• Download mobile app
19 Jul 2018, Edition - 1101, Thursday


  • Encounter rages on in Handwara, J&K; Gunfight breaks out in the Batpora area. Terrorists believed to be holed up
  • AAP issues whip, asks its MPs to vote in favour of no confidence motion in the Parliament
  • Students of Banaras Hindu University hold unique protest after Congress raised the question of accountability
  • RBI to issue new 100 rupee note in lavender colour
  • DMK Working President MK Stalin urges opposition parties to unite on the ‘no-trust’ vote
  • Shiv Sena to abstain from the trust vote in the ‘no-confidence’ motion
  • YSR Congress protests at Parliament premises, demanding special status for Andhra Pradesh
  • Rahul Gandhi politicises mob lynchings, warns of ‘sinister design’ before 2019 General Elections
  • 7 naxals, including 3 women, killed in an encounter with security forces in Bastar region of Chhattisgarh
  • PM Modi interacts with the beneficiaries of Deen Dayal Upadhyaya Gram Jyoti Yojana & Saubhagya Yojana


At 63, this farmer pioneers viable organic farming in Villupuram

Susmitha Suresh

Coimbatore : At 63, Radhakrishnan from Kandanamandi village in Villupuram has a good harvest from his organic farm. He stands out from several other farmers who claim they do not get much profit from organic farming and the yield is always less.

“I get good profit from it and also good yield,” Radhakrishnan told The Covai Post. Organic farming is a sustainable method of that does not cause harm to the soil and environment. The produce from organic farming is chemical free and healthier and natural than produce from normal farming, he adds.Radhakrishnan has been farming successfully for the last 16 years and has been a pioneer in organic farming. He uses natural pesticides and fertilisers to maintain his farm and also trains others.

On why he quit using chemical pesticides and turned to organic farming, his answer is his own experiences. In 1987 at the age of 30, chemicals from the pesticide spread throughout his body from a wound on his foot. He could not do anything for a short time, not even speak. Neighbours took him to a hospital, but the doctors found it hard to give him the right medicine as they did not know which pesticide was used.

He tried hard to recollect and succeeded in writing it down for the doctors who swiftly provided him with antidotes His life was spared, after which he stopped using strong chemical pesticides.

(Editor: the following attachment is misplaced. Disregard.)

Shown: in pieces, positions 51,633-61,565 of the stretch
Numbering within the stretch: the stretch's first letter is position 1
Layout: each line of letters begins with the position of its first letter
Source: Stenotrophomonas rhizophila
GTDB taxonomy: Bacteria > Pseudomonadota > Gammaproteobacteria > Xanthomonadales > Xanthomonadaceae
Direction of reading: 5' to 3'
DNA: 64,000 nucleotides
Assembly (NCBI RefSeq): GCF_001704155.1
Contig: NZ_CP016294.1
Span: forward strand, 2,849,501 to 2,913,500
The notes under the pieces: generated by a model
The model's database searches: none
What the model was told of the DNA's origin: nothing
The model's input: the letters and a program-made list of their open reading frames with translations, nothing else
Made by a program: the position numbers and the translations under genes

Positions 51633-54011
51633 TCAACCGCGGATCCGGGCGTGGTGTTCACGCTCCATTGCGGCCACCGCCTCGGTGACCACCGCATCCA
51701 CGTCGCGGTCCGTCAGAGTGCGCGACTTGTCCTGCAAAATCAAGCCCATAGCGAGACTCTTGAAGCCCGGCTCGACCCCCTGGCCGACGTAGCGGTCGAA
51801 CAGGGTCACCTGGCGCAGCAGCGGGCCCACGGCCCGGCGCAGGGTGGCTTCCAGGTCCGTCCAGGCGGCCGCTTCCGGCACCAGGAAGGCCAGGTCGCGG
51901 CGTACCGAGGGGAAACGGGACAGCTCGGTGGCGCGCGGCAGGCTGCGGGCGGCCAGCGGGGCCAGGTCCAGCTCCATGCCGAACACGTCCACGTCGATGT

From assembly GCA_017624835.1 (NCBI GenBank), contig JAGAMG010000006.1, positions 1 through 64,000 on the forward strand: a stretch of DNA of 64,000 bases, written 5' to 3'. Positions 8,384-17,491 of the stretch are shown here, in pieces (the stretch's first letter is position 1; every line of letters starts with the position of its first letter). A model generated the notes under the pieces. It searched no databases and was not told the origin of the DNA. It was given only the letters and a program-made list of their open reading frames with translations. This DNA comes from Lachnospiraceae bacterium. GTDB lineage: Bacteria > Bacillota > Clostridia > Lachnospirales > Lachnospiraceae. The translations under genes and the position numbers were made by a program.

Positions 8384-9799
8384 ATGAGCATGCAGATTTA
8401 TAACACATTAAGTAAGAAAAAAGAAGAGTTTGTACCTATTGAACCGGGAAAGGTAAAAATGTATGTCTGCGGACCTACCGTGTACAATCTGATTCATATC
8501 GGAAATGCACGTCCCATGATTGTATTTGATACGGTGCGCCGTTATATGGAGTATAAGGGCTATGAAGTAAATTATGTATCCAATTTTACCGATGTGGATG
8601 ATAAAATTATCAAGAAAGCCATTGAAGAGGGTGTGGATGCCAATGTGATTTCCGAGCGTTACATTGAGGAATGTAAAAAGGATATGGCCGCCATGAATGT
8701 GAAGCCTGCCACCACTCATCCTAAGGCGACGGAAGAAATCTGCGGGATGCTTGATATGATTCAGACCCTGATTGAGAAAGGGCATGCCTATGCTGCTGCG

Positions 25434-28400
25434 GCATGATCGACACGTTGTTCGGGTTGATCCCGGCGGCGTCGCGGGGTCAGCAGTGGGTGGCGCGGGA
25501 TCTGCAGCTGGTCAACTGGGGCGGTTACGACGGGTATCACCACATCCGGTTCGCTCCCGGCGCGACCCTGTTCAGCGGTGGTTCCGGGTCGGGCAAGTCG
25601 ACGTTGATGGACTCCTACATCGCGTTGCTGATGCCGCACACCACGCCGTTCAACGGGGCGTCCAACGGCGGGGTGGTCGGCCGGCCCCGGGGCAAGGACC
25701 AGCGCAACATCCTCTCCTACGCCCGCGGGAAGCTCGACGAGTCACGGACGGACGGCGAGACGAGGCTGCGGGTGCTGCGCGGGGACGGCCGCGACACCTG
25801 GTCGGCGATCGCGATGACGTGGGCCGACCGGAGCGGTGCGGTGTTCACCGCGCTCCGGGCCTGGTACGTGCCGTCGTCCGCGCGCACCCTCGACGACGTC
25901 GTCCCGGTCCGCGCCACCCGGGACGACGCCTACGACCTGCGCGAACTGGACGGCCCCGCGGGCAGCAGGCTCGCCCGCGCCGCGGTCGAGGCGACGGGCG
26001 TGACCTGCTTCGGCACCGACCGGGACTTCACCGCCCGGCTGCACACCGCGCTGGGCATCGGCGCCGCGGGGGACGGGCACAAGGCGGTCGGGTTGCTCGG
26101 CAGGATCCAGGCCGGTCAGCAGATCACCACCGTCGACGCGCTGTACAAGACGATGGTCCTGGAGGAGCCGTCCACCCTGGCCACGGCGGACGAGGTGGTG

From 1989 to 2002, he used urea as a base for fertilisers, but stopped using pesticides. Although this meant that insects attacked his crops, it had no direct impact on his yield. But in 2002, he completely switched over to organic farming.

“I was always interested in natural farming, but I didn’t know anything about it. In 2002, I received training from Dr Vijayalakshmi and Dr Nirmala in Madurai. Since then, I have only employed organic farming,” said Radhakrishnan.

“I put good insects in the farm. They are helpful to the farm, keep the bad insects away, and increases fertility of the soil as well,” he explained. In the first two years, he faced failures. It took him time to understand how organic farming really worked. But now, he is a pioneer in the field, proving that organic farming can be profitable.

On a total 12 acres, he says he cultivates paddy and other multigrains on 10 and millets in the rest. He added that he used integrated farming system to make it more sustainable. Compared to other farmers in the vicinity, he spend much less, often half of what they spend. But at the same time, his yield fetched him a higher price as well.

“Our produce is directly sold to the customers,” he said, “We are associated with a company that takes our product directly to the customer.” Radhakrishnan is also doing sugarcane farming in 25 acres. “It is used for making natural sugar,” he says, adding that he also sells natural seeds.